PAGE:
Expiate
Expiate Ex"pi*ate, v. t. [imp. & p. p. {Expiated}; p. pr. & vb. n. {Expiating}.] [L. expiatus, p. p. of expiare to expiate; ex out + piare to seek to appease, to purify with sacred rites, fr. pius pious. See {Pious}.] 1. To extinguish the guilt of by sufferance of penalty or some equivalent; to make complete satisfaction for; to atone for; to make amends for; to make expiation for; as, to expiate a crime, a guilt, or sin. [1913 Webster]

To expiate his treason, hath naught left. --Milton. [1913 Webster]

The Treasurer obliged himself to expiate the injury. --Clarendon. [1913 Webster]

2. To purify with sacred rites. [Obs.] [1913 Webster]

Neither let there be found among you any one that shall expiate his son or daughter, making them to pass through the fire. --Deut. xviii. 10 (Douay version) [1913 Webster]


The Collaborative International Dictionary of English. 2000.

Synonyms:

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  • expiate — vb Expiate, atone mean to make amends or give satisfaction for an offense, a sin, a crime, or a wrong. The same distinctions in implications and connotations are observable in their derivative nouns expiation and atonement. Expiate and expiation… …   New Dictionary of Synonyms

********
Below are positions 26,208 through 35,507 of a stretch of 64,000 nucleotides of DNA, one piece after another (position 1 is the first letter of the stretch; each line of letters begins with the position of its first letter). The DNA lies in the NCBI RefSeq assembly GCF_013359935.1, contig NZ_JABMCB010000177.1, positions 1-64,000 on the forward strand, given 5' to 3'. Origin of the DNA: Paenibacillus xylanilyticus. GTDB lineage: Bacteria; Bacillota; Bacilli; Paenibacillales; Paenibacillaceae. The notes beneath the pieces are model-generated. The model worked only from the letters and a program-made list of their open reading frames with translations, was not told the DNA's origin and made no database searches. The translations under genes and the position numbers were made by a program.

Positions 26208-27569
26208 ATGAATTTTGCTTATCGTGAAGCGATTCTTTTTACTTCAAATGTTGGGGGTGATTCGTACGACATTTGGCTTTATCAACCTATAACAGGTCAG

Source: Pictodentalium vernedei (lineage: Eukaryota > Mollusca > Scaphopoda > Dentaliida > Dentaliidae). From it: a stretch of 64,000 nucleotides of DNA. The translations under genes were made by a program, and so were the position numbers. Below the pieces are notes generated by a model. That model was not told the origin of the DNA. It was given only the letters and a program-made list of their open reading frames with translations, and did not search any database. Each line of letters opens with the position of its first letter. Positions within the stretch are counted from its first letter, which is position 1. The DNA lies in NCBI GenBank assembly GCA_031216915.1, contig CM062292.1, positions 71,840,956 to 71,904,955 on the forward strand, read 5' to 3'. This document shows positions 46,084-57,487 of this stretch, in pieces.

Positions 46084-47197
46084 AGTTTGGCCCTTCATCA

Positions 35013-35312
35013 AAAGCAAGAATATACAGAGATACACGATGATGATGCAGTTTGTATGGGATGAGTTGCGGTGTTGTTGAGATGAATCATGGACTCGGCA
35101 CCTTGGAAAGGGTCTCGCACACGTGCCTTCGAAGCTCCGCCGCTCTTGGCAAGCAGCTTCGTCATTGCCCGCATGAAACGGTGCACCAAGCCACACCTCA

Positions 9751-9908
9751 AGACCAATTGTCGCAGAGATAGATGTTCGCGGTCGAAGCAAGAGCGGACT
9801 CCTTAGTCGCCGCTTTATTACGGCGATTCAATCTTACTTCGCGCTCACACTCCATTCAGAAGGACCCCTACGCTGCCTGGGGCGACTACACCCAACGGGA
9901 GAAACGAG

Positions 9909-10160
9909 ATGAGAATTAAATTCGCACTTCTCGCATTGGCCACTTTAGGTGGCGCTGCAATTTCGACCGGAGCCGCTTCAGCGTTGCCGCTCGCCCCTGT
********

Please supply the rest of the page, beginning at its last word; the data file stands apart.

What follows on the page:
• Expiate — Ex pi*ate, a. [L. expiatus,p. p] Terminated. [Obs.] Shak. [1913 Webster] …   The Collaborative International Dictionary of English

  • expiate — index redeem (satisfy debts), redress, repent Burton s Legal Thesaurus. William C. Burton. 2006 …   Law dictionary

  • expiate — c.1600 (OED entry has a typographical error in the earliest date), from L. expiatus, pp. of expiare to make amends, atone for (see EXPIATION (Cf. expiation)). Related: Expiable (1560s); expiated; expiating …   Etymology dictionary

  • expiate — [v] make amends for absolve, amend, appease, atone, atone for, compensate, correct, do penance, excuse, forgive, pay one’s dues*, rectify, redeem, redress, remedy, square things*; concepts 67,126 …   New thesaurus

  • expiate — ► VERB ▪ atone for (guilt or sin). DERIVATIVES expiable adjective expiation noun expiator noun expiatory adjective. ORIGIN Latin expiare appease by sacrifice , from pius pious …   English terms dictionary

  • expiate — [eks′pē āt΄] vt. expiated, expiating [< L expiatus, pp. of expiare, to make satisfaction or atonement < ex , out + piare, to appease, akin to pius, PIOUS] 1. to make amends or reparation for (wrongdoing or guilt); atone for 2. to pay the… …   English World dictionary

  • expiate — verb /ˈɛk.spi.eɪt/ a) To atone or make reparation for. Thus those pious souls who expiate the remainder of their sins amidst such tortures will receive a special and opportune consolation, b) To make amends or pay the penalty for. I am going out… …   Wiktionary

  • expiate — UK [ˈekspɪeɪt] / US [ˈekspɪˌeɪt] verb [transitive] Word forms expiate : present tense I/you/we/they expiate he/she/it expiates present participle expiating past tense expiated past participle expiated very formal to show that you are sorry for… …   English dictionary

  • expiate — verb ( ated; ating) Etymology: Latin expiatus, past participle of expiare to atone for, from ex + piare to atone for, appease, from pius faithful, pious Date: circa 1500 transitive verb 1. obsolete to put an end to 2. a. to ex …   New Collegiate Dictionary

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